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|Statsfængslet ved Horserød|
|Managed by:||Correctional Service of Denmark|
Establishment and before World War II
The camp originally consisted of approximately 75 wooden barracks and was built in 1917 to confine Russian prisoners of war who were transferred from Germany and the Eastern front during the First World War. After the war the camp then housed various kinds of refugees, and at one point was converted to a summer camp for school children from the slums of Copenhagen.
World War II
Between 19 April 1940 and 2 August 1941, 80 German immigrants were detained in groups in Horserød camp before being sent back to Germany. A court in Hamburg later sentenced 14 of them to capital punishment, while the rest were interned in Nazi concentration camps.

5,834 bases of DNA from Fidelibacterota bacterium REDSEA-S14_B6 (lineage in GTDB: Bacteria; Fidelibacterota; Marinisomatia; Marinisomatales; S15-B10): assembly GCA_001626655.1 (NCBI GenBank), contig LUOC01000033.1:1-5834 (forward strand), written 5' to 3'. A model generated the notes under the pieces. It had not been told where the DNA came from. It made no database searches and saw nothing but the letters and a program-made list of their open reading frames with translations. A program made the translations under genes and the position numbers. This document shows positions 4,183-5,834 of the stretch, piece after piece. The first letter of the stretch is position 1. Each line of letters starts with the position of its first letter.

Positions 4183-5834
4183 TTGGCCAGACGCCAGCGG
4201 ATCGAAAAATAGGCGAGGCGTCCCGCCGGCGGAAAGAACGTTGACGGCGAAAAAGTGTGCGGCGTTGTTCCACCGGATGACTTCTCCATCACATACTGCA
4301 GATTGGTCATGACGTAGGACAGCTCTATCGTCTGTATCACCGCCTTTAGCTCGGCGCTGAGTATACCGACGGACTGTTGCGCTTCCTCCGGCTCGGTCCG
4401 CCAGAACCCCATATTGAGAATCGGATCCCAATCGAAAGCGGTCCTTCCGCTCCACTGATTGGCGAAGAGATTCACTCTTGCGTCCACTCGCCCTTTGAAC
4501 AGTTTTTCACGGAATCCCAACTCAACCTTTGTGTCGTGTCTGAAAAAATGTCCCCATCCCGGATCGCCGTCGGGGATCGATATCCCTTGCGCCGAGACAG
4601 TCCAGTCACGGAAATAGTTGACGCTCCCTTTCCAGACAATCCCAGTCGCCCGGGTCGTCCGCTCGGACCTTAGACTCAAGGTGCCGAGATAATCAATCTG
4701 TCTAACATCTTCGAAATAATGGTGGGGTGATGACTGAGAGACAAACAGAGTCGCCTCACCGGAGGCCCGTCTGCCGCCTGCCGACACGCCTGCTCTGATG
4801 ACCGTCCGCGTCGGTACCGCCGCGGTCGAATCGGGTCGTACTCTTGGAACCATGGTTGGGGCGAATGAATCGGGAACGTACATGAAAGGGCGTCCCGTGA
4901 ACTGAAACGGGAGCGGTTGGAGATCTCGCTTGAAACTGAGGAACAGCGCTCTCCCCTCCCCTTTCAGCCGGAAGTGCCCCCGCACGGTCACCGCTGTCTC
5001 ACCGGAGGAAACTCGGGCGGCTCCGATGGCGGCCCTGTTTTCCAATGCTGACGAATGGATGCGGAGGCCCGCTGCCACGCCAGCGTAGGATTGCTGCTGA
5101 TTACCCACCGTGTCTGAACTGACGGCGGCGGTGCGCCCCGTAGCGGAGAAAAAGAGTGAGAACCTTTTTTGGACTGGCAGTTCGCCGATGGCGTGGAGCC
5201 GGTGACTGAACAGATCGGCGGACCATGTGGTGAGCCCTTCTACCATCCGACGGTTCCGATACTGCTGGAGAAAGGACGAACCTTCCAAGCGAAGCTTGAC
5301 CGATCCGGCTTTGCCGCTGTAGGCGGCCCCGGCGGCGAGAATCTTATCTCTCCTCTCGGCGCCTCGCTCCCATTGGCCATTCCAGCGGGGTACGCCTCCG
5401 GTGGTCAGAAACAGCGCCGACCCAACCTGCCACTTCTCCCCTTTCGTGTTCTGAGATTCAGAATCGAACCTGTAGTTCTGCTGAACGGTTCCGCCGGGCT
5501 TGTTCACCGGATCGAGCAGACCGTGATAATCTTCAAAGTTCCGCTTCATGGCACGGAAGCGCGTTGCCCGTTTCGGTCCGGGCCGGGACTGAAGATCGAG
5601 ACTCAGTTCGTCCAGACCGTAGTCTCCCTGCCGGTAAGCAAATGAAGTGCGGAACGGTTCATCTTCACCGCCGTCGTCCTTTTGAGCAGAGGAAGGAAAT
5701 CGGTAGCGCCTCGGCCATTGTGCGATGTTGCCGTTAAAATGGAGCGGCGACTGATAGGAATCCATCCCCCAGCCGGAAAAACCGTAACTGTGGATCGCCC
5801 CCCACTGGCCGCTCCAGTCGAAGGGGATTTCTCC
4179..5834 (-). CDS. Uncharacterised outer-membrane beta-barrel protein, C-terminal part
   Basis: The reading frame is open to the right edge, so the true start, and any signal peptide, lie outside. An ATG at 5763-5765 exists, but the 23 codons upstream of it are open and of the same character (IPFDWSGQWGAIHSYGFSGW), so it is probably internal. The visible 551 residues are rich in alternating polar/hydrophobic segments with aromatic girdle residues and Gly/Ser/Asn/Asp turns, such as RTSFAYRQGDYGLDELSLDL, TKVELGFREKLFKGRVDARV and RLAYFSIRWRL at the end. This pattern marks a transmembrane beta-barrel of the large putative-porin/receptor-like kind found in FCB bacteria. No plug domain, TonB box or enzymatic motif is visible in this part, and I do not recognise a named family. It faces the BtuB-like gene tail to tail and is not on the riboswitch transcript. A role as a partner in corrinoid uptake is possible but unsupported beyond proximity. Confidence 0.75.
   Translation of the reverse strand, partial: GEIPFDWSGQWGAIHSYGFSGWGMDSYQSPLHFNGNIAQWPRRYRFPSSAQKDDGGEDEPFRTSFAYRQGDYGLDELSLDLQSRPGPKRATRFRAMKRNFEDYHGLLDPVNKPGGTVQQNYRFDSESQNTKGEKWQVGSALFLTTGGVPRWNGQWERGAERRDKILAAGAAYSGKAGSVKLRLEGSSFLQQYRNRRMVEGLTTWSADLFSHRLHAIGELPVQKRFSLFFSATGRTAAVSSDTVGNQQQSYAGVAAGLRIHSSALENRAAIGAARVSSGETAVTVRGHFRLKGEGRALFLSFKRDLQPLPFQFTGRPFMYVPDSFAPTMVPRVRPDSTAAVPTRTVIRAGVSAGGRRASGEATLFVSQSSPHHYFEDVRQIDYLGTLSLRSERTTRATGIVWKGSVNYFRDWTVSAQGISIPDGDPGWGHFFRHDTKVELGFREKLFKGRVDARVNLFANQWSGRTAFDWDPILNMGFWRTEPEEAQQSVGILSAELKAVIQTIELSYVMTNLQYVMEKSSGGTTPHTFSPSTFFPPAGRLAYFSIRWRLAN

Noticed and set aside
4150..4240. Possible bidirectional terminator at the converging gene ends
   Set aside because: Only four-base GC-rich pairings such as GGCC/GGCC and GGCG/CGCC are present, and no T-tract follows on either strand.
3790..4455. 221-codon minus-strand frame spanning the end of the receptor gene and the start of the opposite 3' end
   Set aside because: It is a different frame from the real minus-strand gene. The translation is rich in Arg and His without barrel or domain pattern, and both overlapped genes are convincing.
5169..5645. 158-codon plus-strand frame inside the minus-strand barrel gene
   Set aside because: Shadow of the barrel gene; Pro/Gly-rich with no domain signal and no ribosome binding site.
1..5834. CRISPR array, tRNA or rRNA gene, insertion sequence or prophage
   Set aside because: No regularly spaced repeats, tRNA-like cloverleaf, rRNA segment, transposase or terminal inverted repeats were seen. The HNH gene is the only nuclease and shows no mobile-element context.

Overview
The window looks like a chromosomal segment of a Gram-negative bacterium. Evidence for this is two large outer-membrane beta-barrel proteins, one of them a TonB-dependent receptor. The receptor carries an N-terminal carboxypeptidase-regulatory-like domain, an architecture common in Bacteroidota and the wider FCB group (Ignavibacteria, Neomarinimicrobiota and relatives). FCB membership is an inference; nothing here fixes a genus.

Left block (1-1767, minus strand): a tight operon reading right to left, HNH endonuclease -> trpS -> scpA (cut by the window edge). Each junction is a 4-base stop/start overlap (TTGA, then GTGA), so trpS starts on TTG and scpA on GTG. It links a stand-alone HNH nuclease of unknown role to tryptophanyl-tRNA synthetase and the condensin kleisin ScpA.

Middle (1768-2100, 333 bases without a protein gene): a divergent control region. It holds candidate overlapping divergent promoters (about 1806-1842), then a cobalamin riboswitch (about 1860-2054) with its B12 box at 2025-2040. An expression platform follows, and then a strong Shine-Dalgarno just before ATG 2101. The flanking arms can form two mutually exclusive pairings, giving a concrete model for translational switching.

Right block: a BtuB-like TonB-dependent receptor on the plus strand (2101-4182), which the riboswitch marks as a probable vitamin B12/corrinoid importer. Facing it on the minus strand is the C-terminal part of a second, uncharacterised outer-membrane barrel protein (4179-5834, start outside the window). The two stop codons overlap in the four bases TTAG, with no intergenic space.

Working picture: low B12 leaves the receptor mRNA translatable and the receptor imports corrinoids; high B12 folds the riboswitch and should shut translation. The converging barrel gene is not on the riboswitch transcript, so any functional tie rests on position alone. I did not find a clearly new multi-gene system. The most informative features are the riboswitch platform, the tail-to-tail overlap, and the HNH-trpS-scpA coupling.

In 1941 Danish communists were arrested and first put into Vestre Prison in Copenhagen before being moved on 22 June 1941 to Horserød camp, as a result of the adoption of the Anti-Communist Act by the Danish parliament on 22 August 1941. Beginning around September 1943, the Germans then used Horserød camp to detain various Danish resistance members and Jews. Although it was not described as a concentration camp, it had the same functions, but unlike the German concentration camps it not under the SS.
In 1944, when the Danish government created Frøslev Prison Camp, the inmates from Horserød were moved there. From April 1945, the Germans used Horserød camp as a military hospital for wounded German soldiers.
- "Syge og sårede krigsfanger 1. del - Københavns Befæstning" (in Danish). 2010. Retrieved 12 November 2014.
- "Horserødlejrens historie" (in Danish). Horserød-Stutthof foreningen. Archived from the original on 19 April 2014.
- "Statsfængslet ved Horserød, Kriminalforsorgen" (in Danish). Retrieved 12 November 2014.